Sunday, March 18, 2007

Thoughts and Questions for Tuesday

Geoffrey C. Bowker and Susan Leigh Star, Sorting Things Out

Thoughts and questions for Tuesday’s class.

This very rich and deep book invites readers to consider the infrastructures of information—the often invisible or unexamined structures of categorization and classification that underlie and affect many aspects of the perceived world and its participants. The authors use as their examples the classification of diseases and mortality, of nursing practice, and of race, drawing out the impact of classification not only upon individuals and populations, but also the conflicts and changes that arise when classifications extend across various groups, and the role of classification in the development of a profession such as nursing. They note the tensions in classification at the sites of conflict in medicine and society, such as AIDS, abortion and stillbirth. They touch as well upon the importance of classification in remembering/forgetting, and in the interstices, silences, and human cost when classifications fail.


The authors suggest that classification is part of a “built moral environment”—here is what struck me as the core of the argument : “The importance lies in a fundamental rethinking of the nature of information systems. We need to recognize that all information systems are necessarily infused with ethical and political values, modulated by local administrative procedures. These systems are active creators of categories in the world as well as simulators of existing categories”……

Questions: How are information systems infused with values? Where do these values come from? What is the interplay between administrative procedures and values? Can we relate this interrelationship to any of the other reading we have done so far, such as the development of information technology before the computer? Or the development of contemporary information technology? What kind of role do information work and workers play in this “built moral environment.”

On a more mundane level, Bowker and Star offer a definition of categorization/classification that we might want to examine: In relation to developing their analysis of classifications as a co-construction of nature and society, they distinguish between prototype and Aristotelian classifications. Prototype classifications are fuzzy, involving a broad picture, and they involve extensions by metaphor and analogy as we try to decide if something is part of this classification. Aristotelian classification works according to a binary set of characteristics that the object being classified either possess or does not possess.

Questions: how important/ useful are these distinctions? Do these differences alter or affect the idea of classification as part of a built moral environment? Can we provide examples of these distinctions beyond those provided by Bowker and Star? If so, can we describe a co-creation such as that suggested by Bowker and Star?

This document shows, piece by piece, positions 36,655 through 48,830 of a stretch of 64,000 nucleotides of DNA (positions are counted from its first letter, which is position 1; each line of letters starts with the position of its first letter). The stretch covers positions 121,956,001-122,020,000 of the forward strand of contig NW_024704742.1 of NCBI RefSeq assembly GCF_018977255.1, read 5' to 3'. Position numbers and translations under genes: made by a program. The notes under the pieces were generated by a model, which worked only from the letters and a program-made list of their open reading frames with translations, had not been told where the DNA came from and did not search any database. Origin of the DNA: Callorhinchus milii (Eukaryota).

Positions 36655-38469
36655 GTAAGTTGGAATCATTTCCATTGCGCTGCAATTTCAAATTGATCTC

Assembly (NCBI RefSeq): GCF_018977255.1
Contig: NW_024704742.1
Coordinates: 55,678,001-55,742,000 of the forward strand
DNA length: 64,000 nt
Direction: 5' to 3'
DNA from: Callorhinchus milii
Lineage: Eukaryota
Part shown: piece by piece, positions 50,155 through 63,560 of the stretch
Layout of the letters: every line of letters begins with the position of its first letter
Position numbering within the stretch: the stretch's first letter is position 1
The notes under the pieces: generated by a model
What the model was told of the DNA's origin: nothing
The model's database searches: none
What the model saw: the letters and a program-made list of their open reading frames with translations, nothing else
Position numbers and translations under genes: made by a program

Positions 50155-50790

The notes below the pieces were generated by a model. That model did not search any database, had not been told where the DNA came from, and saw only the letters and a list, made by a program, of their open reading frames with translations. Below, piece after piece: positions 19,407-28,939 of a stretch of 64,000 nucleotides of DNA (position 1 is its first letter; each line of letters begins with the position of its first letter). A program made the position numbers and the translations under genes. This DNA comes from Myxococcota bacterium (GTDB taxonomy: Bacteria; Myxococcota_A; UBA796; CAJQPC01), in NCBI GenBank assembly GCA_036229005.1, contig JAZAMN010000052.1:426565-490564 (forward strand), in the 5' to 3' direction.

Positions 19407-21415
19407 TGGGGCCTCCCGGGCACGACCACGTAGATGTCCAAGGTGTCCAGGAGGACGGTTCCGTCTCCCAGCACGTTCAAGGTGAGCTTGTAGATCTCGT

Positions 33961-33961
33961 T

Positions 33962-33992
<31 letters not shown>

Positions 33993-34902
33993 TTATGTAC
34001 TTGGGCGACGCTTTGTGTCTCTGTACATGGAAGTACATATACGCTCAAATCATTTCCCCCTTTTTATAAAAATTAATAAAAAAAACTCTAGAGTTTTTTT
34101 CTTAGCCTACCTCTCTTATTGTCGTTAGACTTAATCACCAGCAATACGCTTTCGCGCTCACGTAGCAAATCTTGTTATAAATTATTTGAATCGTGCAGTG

Well, that is a beginning.. add more if you'd like to. Barbara

3 comments:

natezilla said...

This is a comment in reference to the differing types of classification systems.

I read this section as the debunking of an urban myth. Bowker and Star were indicating that these categories don't really exist in the way that they are popularly thought of. The authors went to great lengths to demonstrate the vulnerabilities, weaknesses, and spaces that exist within Aristotelian classification, and how it really isn't different than fuzzy classification in any major way other than its reification as an Aristotelian classification system.

Jeff Gibbens said...

To add to Barbara's and Nate's observations, I'm impressed by the social/ethical focus of the book, and how, by choosing to look at classification, it comes in under the radar of some thorny ideological problems with information labor.

The book seems to take the position that classification is normative, and to proceed to explore the resulting problems. Using the discussion on p. 13 about the work of classification as a starting point, I would argue that work creates labor, which produces class consciousness, which is a form of self-reclassification by a constituency. So the question is whether the presence of classification, standards, and so forth, in the world, is enough social work, or whether we need that additional consciousness of class by laboring people to make political sense of it all.

Bourdieu's work on the self-classification of social groups in France in his book about Distinction is a valuable contribution to understanding this issue.

(Comment also copied to my personal blog page.)

MarFra said...

Barbara's question: "How are information systems infused with values?" Well, my take on that is: since information systems are built around the needs of a specific group, and taking into account their background, their approach to solving problems, and their view of what a solution is like.

And yes, Jeff is right. La Distinction is a great tool for understanding that. Bourdieu's idea of the 'habitus' (if you are something, you are something. If you're not that something, as much as you try to emulate being that something and acquiring the modus vivendi of those who are that something, still you may not become that something -- my brief explanation of it, feel free to comment) gives us a hint as to what systems are 'good' or 'bad', and what do you need to know to become part of that information system.